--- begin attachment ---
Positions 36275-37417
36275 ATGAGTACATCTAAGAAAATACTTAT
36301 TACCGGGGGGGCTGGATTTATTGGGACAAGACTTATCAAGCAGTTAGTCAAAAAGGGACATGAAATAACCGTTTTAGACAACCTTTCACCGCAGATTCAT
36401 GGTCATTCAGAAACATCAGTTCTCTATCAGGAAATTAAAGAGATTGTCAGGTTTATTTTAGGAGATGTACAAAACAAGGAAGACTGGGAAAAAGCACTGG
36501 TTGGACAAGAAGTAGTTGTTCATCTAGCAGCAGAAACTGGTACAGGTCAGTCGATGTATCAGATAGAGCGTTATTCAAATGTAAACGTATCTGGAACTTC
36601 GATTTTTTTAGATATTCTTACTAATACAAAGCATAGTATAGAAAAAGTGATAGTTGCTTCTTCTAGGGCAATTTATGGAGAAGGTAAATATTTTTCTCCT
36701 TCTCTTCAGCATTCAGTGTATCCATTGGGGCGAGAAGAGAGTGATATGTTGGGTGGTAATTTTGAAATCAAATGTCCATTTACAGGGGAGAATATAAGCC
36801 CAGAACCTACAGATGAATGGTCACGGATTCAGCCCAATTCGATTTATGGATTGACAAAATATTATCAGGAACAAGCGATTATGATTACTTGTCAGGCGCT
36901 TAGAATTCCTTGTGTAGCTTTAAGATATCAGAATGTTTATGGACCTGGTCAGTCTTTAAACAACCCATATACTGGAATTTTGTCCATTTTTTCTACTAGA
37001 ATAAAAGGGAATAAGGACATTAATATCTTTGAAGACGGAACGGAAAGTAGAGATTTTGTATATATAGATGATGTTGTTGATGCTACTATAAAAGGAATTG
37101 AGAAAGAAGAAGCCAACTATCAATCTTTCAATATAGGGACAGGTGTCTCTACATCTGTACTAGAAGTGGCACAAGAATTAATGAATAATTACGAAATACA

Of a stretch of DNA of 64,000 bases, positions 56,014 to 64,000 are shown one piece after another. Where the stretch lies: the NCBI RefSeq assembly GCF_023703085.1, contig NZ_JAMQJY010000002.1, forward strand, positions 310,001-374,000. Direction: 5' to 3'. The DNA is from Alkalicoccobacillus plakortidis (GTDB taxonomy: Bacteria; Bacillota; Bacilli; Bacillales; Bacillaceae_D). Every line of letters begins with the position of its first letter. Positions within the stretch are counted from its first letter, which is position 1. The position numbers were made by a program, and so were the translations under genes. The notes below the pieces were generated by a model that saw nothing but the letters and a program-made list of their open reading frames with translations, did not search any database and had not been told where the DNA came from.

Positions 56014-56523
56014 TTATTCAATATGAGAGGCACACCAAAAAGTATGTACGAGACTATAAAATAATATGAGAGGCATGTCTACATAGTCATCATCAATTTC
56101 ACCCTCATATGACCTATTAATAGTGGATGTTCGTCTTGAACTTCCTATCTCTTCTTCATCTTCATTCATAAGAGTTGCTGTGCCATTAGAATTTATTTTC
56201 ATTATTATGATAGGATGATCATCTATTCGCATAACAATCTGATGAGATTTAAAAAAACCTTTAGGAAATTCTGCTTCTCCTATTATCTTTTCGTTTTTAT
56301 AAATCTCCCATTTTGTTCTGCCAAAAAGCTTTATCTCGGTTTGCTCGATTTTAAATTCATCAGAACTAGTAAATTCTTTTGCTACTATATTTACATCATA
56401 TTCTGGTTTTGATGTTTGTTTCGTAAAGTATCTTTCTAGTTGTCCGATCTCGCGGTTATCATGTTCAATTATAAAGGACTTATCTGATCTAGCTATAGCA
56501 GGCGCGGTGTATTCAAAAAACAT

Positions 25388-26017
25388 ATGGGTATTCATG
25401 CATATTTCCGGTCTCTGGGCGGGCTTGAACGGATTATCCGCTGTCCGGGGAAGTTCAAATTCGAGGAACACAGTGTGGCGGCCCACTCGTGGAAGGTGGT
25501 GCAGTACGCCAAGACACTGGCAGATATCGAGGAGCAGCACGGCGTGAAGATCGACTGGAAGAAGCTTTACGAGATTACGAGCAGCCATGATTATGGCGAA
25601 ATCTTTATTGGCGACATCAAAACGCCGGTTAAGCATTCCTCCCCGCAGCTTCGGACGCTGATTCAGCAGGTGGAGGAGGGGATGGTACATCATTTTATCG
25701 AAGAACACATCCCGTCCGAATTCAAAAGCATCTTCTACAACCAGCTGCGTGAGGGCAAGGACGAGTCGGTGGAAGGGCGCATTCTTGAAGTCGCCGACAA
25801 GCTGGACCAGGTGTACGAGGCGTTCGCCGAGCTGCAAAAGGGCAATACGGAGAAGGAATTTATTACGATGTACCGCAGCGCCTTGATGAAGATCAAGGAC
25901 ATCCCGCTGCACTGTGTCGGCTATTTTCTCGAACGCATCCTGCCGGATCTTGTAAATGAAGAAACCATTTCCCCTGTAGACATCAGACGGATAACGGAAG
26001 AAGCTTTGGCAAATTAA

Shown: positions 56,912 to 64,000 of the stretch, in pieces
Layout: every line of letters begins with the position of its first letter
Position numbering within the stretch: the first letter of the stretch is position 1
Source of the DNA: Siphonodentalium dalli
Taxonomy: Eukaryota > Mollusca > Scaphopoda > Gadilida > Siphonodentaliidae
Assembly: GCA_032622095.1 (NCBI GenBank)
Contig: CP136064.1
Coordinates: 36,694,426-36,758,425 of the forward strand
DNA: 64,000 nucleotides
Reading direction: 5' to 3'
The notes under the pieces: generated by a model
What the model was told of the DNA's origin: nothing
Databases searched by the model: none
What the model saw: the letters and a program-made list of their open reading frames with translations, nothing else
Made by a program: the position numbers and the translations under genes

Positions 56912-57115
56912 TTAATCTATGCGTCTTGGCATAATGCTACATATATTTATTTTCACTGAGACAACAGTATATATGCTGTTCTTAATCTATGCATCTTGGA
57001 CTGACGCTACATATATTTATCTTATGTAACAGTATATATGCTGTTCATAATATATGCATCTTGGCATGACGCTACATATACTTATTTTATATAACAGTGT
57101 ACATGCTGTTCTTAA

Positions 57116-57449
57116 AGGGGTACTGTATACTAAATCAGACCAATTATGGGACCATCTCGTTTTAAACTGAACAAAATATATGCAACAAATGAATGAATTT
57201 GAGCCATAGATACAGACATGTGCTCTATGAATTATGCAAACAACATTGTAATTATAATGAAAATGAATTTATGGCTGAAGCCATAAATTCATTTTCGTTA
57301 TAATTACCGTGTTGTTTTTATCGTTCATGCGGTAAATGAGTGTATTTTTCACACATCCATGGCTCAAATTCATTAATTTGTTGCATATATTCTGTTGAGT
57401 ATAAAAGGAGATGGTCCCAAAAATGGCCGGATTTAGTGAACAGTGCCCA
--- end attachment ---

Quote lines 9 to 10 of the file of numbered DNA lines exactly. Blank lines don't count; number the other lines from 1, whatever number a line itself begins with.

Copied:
36901 TAGAATTCCTTGTGTAGCTTTAAGATATCAGAATGTTTATGGACCTGGTCAGTCTTTAAACAACCCATATACTGGAATTTTGTCCATTTTTTCTACTAGA
37001 ATAAAAGGGAATAAGGACATTAATATCTTTGAAGACGGAACGGAAAGTAGAGATTTTGTATATATAGATGATGTTGTTGATGCTACTATAAAAGGAATTG